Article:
the wind beat away from them, and the boat rocked slower and slower in
warm, spring-scented air. But in that brief time, they had traveled
many, many miles.

Now when the children leaned over the side, they saw that they were
sailing slowly over their own Forest. The tree tops were like a restless
green sea just a little beneath them. They flew low enough to hear bird
calls and the voices of the streams.

It was then they suddenly noticed that the littlest of the Forest
Children was there curled up fast asleep at Tree Mother's feet. Ivra
cried to him in surprise, and he woke slowly, stretching his little
brown legs, shaking his curly head, and lifting a sleepy face. He was
puzzled at seeing others beside Tree Mother in the boat. He had been
riding and awake with her all night up near the stars, and had dropped
to sleep as the stars faded.

She bent now and took his hand. "I picked these wanderers up at dawn,"
she said, "and now we are all going back together. We are well on the

They had left the forest roof and were sailing over open country,--a
short cut, Tree Mother explained.

"Oh, look," cried Ivra excitedly, almost tumbling over the edge in her
endeavor to see better, "isn't that the gray wall off there?"

Yes, it was the gray wall, the gray wall that had prisoned their mother
all winter. The boat went slower and slower as they neared it and then
almost hung still over the garden. The garden was full of people, having
some kind of a party, for many little tables were set there with silver
and glass that shone brilliantly in the sun. Servants were hurrying back
and forth carrying trays and their gilt buttons sparkled almost as much
as the silver.

But how strange were the people! Eric and Ivra and the littlest Forest
Child laughed aloud. They were standing about so straight and stiff,
holding their cups and saucers, and their voices rising up to the
air-boat in confusion sounded like a hundred parrots.

"Why don't they sit down on the grass to eat?" wondered the littlest
Forest Child. "And why don't they wash their feet in the fountain? They
look so very hot and walk as though it hurt!"

"Sitting on the grass and washing their feet in the fountain is against
the law there," Helma said.

But neither Ivra nor the littlest Forest Child knew what "against the
law" meant. Eric knew, however, for he had lived nine years, remember,
where most everything a little boy wanted _was_ against the law.

"But why do they stay?" Eric asked.

Helma looked a little grave. "Why did you stay, dear, for nine long

He thought a minute. "I hadn't seen the magic beckoning," he answered

"Neither have they," she said, "and perhaps never will, for their eyes
are getting dimmer all the time."

"But how can they _help_ seeing it?" cried the littlest Forest Child.
"See, all around the garden!"

It was true. All around the garden the tall trees stood and beckoned
with their high fingers, beckoned away and away with promise of magic
beyond magic. But the people in the garden never lifted their eyes to
see it. They were looking intently into their tea cups as though it
might be there magic was waiting.

"They are prisoners," said Tree Mother, "just as you were, Helma, with
this one difference. You were locked in, but they have locked themselves
in and carry their keys like precious things next their hearts."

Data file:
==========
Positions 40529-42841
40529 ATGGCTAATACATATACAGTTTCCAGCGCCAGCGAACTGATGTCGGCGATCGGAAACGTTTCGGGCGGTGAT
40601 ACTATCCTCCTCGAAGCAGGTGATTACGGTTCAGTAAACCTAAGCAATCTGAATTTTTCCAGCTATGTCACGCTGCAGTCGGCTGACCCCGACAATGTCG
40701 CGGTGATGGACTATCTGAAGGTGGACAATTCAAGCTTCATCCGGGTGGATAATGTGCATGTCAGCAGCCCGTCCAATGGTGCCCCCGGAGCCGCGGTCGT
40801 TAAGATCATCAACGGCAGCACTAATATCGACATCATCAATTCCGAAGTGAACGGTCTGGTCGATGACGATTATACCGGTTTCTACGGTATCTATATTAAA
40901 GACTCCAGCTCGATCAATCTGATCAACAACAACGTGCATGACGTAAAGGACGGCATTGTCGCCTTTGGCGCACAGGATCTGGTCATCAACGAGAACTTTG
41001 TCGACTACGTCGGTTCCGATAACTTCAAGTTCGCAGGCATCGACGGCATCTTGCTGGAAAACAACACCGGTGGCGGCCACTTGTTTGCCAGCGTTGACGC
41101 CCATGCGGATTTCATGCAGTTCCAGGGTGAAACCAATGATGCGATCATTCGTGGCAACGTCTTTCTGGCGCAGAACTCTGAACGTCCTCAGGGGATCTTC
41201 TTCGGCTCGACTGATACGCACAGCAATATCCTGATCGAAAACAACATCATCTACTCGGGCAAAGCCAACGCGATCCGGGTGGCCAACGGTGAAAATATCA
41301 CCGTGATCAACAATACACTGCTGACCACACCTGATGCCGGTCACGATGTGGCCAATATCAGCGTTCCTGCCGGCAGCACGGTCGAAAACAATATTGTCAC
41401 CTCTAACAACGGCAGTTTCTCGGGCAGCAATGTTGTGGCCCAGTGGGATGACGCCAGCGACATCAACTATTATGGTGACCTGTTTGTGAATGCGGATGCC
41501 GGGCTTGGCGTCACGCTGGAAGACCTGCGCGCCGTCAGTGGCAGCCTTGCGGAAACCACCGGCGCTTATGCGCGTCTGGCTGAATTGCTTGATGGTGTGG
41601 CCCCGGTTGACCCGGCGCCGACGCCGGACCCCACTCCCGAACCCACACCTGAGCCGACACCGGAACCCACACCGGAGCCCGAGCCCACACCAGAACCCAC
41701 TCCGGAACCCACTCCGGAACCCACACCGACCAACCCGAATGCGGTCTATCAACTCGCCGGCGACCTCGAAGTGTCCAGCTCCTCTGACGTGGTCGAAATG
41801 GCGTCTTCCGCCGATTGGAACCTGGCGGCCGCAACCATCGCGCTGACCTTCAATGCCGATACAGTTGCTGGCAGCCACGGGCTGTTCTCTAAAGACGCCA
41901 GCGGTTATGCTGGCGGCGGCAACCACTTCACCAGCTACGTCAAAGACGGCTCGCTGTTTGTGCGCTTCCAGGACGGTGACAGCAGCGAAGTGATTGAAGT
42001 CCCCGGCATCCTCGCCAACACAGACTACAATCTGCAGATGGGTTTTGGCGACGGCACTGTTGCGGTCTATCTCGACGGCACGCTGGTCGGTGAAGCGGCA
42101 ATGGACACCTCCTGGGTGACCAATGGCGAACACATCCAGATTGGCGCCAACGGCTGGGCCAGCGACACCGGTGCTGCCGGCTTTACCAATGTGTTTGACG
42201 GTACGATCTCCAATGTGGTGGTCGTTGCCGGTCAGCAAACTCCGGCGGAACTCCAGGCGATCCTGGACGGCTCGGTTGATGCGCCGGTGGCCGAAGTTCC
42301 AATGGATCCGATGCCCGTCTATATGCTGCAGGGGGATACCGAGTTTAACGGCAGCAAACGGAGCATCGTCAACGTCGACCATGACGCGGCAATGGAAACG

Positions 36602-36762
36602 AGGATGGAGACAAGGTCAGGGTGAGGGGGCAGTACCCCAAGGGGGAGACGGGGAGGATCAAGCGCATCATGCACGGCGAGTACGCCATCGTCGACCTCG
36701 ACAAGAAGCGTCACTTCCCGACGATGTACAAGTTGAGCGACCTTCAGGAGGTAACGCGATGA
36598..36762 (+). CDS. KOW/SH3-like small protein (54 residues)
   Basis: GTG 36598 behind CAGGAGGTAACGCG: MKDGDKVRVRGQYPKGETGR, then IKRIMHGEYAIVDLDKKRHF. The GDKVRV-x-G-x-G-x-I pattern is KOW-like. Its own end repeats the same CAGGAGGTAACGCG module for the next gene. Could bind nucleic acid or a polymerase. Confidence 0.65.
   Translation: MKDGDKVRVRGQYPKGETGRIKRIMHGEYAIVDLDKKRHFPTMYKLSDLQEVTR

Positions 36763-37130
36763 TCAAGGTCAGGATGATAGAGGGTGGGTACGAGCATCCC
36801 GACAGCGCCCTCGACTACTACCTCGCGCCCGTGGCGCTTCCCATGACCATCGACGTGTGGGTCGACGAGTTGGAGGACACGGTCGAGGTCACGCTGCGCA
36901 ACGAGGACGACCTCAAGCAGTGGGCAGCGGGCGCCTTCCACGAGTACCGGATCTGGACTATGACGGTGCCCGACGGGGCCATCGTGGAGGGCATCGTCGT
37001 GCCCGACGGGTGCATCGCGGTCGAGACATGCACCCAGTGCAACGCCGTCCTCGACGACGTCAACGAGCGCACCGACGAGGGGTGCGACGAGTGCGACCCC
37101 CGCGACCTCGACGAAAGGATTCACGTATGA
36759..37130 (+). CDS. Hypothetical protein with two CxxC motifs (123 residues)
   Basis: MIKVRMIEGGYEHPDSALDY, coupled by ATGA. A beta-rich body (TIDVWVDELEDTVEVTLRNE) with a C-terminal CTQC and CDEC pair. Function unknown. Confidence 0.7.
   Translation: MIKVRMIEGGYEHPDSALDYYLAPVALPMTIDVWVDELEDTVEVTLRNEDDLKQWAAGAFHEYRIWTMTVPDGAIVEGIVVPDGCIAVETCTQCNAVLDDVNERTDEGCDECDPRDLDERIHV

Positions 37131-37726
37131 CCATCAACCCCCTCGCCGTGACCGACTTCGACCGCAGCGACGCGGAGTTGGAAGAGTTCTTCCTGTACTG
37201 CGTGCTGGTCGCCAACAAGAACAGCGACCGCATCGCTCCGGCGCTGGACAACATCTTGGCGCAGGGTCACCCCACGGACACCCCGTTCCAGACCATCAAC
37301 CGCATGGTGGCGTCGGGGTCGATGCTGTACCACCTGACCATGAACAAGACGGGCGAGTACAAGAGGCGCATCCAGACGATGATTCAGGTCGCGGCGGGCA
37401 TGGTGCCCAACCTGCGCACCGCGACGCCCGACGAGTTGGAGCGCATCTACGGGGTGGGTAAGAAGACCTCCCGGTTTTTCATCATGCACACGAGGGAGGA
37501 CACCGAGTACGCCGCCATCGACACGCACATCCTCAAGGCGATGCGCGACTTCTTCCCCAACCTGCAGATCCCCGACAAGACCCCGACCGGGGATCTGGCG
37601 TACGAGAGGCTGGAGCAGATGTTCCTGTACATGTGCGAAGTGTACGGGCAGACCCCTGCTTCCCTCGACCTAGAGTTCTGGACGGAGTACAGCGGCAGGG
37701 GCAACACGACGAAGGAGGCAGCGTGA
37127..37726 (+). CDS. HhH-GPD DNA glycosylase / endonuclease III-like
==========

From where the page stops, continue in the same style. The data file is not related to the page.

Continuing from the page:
Helma sighed and laughed at once. Then she leaned far out and tossed a
daffodil she was carrying down on the heads in the garden, shaking her
short, flower petal hair as she did it--she had cut it before starting
on the adventure--in a free, glad way.

No one looked up to see where the flower had dropped from. The people
down there were not interested in offerings from the heavens. So the
boat sailed on. Away and away over the canning factory they drifted,
where the little girl looked out from her window and up, and waved her
hands. "What are you waving at like that?" a man asked who was working
near. "Oh, just a white summer cloud," she said. For she knew very well
he did not want the truth. And I might as well tell you here that that
pale little girl was a prisoner who had not turned the lock herself, and
did not carry the key next her heart. Others had done that before she
was born. And she had seen the beckoning in spite of the lock and now
was only waiting a little while to answer it.

The children were glad to find the forest roof beneath them again. It
was noon when they sank down in the garden at their own white door
stone. Tree Mother left them there and flew away with the littlest
Forest Child, the one who liked to wander alone by himself.

Nora was in the house when they ran in. She had cleaned it with a
different cleaning from what it had had for Helma's first return. There
were no little foot prints on the floor now, and the window panes shone
like clear pools in sunlight. Three dishes of early strawberries and
three deep bowls of cream were standing on the table before the open
door. And then besides there was a big loaf of golden-brown bread.

"I thought you would be hungry," said Nora, pointing to the feast.

They were hungry indeed, for they had had nothing at all to eat since
yesterday's lunch of chocolate. They very soon finished the strawberries
and cream, and a jug of milk besides.

"You are a good neighbor, Nora," Helma said gratefully.

All Nora wanted in return for her labor and kindness was the story of
their adventure. She listened eagerly to every word. "I shall tell this
to my grandchildren," she said when the story was done, "and they will
think it just a fairy tale. They'll never believe it's fairy truth! Oh,
if they would only stop pretending to be so wise they themselves might
some time get the chance of a ride over the tree tops with Tree Mother.
But they never will. Come play with them again sometime, Eric. They
often talk about you."

"I'll come to-day and bring Ivra if they'll play with her, too!"

But Nora shook her head as she went away. "They don't believe in Ivra.
How could they play with her? Their grandmother can teach them nothing.
But they'll like the story of this adventure none the less for not